Honors Program in Biological Sciences

The Honors Program in Biological Sciences is designed to offer advanced training in laboratory and field research through the performance of an original research project under the direct guidance of a member of the Cornell faculty. Honors candidates learn first hand how to be professional scientists including first authoring a thesis manuscript. The application for the Honors Program must be submitted to the Honors Program Committee at the end of the student’s junior year.  The deadline for this year is May 15, 2015. Application forms for the Honors Program are separate from the enrollment forms for BIOG 4990, Independent Research in Biology. For more information, please view the annual timeline for the 2016 Honors program.

Program Requirements

To qualify for the Honors Program, students must have:

  • Completed at least 30 credits at Cornell or be Junior standing for transfers.
  • An overall Cornell cumulative grade-point average of at least 3.0.
  • At least a 3.0 Cornell cumulative grade-point average in all biology, chemistry, mathematics, and physics courses. Grades earned in courses in other departments that are used to fulfill major requirements are included in this computation.
  • A Cornell faculty member who agrees to supervise the student's research program in a field of biological science.
  • Accepted students will be notified and assigned to an Honors Research group based on the content of their work.

The requirements of the Honors Program include: 

  • Participation in Honors group meetings, one in late fall and one in spring.
  • Submission of an acceptable honors thesis in April of the senior year.
  • Public presentation of your research in the last semester.
  • Completion of your major.
  • Maintenance of the 3.0 Cornell cumulative grade point average overall and in all biology, chemistry, physics and math courses through graduation.

BIOG 4990

Honors candidates usually enroll for credit in BIOG 4990 under the direction of the faculty member acting as an Honors supervisor, although it is not a requirement of the Honors program. Students choosing to earn credit for honors research must register in BIOG 4990 using the enrollment process for that course (separate from the Honors Program application process). Students with questions about BIOG 4990 should go to 216 Stimson Hall.

Level of Honors

Recommendation to the faculty that a candidate graduate with honors is the responsibility of the Honors Faculty Committee:

Animal Physiology

Professor Ellis Loew (erl1),
Department of Biomedical Sciences

Biochemistry

Professor Gerry Feigenson (gwf3) and Professor Volker Vogt (vmv1),
Department of Molecular Biology and Genetics

Ecology and Evolutionary Biology

Professor Irby Lovette (ijl2),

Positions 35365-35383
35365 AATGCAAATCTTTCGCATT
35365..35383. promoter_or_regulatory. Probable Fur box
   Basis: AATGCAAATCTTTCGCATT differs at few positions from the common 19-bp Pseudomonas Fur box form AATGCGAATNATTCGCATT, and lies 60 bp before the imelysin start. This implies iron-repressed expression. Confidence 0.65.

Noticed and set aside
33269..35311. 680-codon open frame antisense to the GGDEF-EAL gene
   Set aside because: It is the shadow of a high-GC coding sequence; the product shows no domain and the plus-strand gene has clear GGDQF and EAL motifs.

Department of Ecology & Evolutionary Biology

Genetics and Development

Professor Michael Goldberg (mlg11),
Department of Molecular Biology and Genetics

Microbiology

Professor Eugene Madsen (elm3),
Department of Molecular Biology and Genetics

Molecular and Cell Biology

Professor Yuxin Mao (ym253),
Department of Molecular Biology and Genetics

Neurobiology and Behavior

Professor Christiane Linster (cl243),
Department of Neurobiology & Behavior

Plant Biology

Professor Thomas Owens (tgo1),
School of Integrative Plant Science, Plant Biology Section

The most important factors considered in evaluating the thesis are the quality of the scientific work and thesis preparation. The student's final grade-point average plays some role in determining the level of honors awarded. Over half of the theses in Biological Sciences are awarded Honors (cum laude) with a small percentage receiving High Honors (magna cum laude) and Highest Honors (summa cum laude). Students in the College of Arts and Sciences will be awarded Latin honors for their work. Students in CALS will receive Distinction in Research and be awarded Latin Honors based solely on GPA.

Students Interested in Honors

Students interested in applying to the Honors Program are strongly encouraged to begin their research project in their junior year. Applications for the program will be due at the end of the spring semester. Students should meet with their research advisor in the spring semester of their junior year to discuss becoming an Honors candidate.  Interested students are welcome to attend an Honors Information meeting held twice during the spring semester. Details pertaining to information meetings, thesis due dates, seminars, and other requirements can be found here or may be obtained from the Office of Undergraduate Biology, 216 Stimson Hall. Information on faculty research activities is available on our searchable faculty database or through department directories.

Questions

If you have questions about this program, please contact Colleen Kearns, Associate Director of Undergraduate Research in Biological Sciences and Coordinator of the Honors Program, or Kristy Long, Administrative Assistant to the Biology Honors Program, by stopping by the Office of Undergraduate Research, 216 Stimson or calling 607-255-5233.